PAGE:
Saturday, October 22, 2011
The Class of '71
I went to my first-ever high school reunion last weekend. It was my husband’s.
Forty years ago he and The Class of ‘71 graduated high school, never to hear from one another again. Then came Facebook. Social networking arrived, baby boomers took it over, and all those seniors who were going to change the world showed up on the web with gray hair and grandkids.
I met some of the crowd Saturday morning for breakfast and a tour of the old high school building. They were a nice group of people and I could see why Rob wanted to connect with them again. We walked the hallowed halls —now in a spooky state of decline—while the nostalgic seniors laughed and reminisced in the shadows of their alma mater. Standing near open, empty lockers covered in the dusty graffiti of generations of students, Rob’s classmates peered at my name tag and tried to place my face.
Wish I’d been gutsy enough to make something up and see where it went. Something like, “I’m Rob’s twin sister, Elva, remember me?” After 35 years of marriage, ten of them spent here in his hometown, I know a lot of his childhood stories better than he does. To this day, every time we go down Siesta Drive, I beat Rob to the punch and point out Kenny Hipp’s old house.
I’ve never even met Kenny Hipp.
Saturday night was “the dinner.” We walked into the banquet room of a local hotel and I had the sensation of stepping into a time capsule. Or a cliché. I couldn’t help it—as the DJ spun that timeless 70’s hit, “Jeremiah Was A Bullfrog," I was transported back to the insecurity of my own high school years and immediately began dieting.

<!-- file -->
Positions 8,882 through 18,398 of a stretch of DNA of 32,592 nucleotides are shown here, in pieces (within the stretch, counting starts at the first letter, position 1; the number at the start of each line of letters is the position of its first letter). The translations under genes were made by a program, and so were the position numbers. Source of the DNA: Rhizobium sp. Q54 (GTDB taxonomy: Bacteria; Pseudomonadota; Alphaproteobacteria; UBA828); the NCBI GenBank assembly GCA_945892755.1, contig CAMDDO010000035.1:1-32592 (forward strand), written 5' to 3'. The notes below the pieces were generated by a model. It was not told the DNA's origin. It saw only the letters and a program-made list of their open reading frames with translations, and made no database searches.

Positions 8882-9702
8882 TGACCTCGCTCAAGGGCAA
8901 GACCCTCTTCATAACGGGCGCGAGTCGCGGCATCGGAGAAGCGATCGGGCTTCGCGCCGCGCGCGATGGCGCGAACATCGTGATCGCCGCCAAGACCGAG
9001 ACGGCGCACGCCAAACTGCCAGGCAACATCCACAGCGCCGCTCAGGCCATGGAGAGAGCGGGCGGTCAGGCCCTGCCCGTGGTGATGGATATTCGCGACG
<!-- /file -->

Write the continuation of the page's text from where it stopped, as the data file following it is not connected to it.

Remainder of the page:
Nametags in place, drinks in hand, we quickly absorbed into an American oddity known as The High School Reunion. “Hi, how are you?” became our mantra as we worked our way through the crowded room.
A slender gal with a self-conscious smile and familiar first name entered stage left on the arm of a man who looked like he’d rather be in a dentist chair than this room of strangers.
“Isn’t that your tenth grade crush?” I quipped to my husband, Rob, as I pointed out the attractive woman.
“I don’t know,” he said, squinting. “It could be.”
I knew it was. Sheesh. Maybe I did attend school with him—I spotted her before he did. Then again, that’s a good thing, right?
Settling in at a table away from the blaring music, I began sorting the guests into two categories: alumni and spouses. It was pretty easy to spot the spouses—they all wore the same uncomfortable look on their faces.
Across from me, an abandoned husband sat in gloom, giving short answers to my persistent questions as I looked for some common ground or interesting tidbit to run with. We planned to be here late partying with all the other 50 Somethings (Rob’s parents said to have fun and not to worry about knocking on their door when we got in) so I jumped right in to acting social and making friends.
“You said you have three children?” I asked. “Do you have any grandkids?” It seemed like a safe question.
“No grandchildren,” he replied. “And I don’t want any.”
Guess I won’t be bragging to you about mine then, I thought. Okey, dokee. I grabbed a piece of cake and stuffed my face so I’d quit making small talk. It killed five minutes.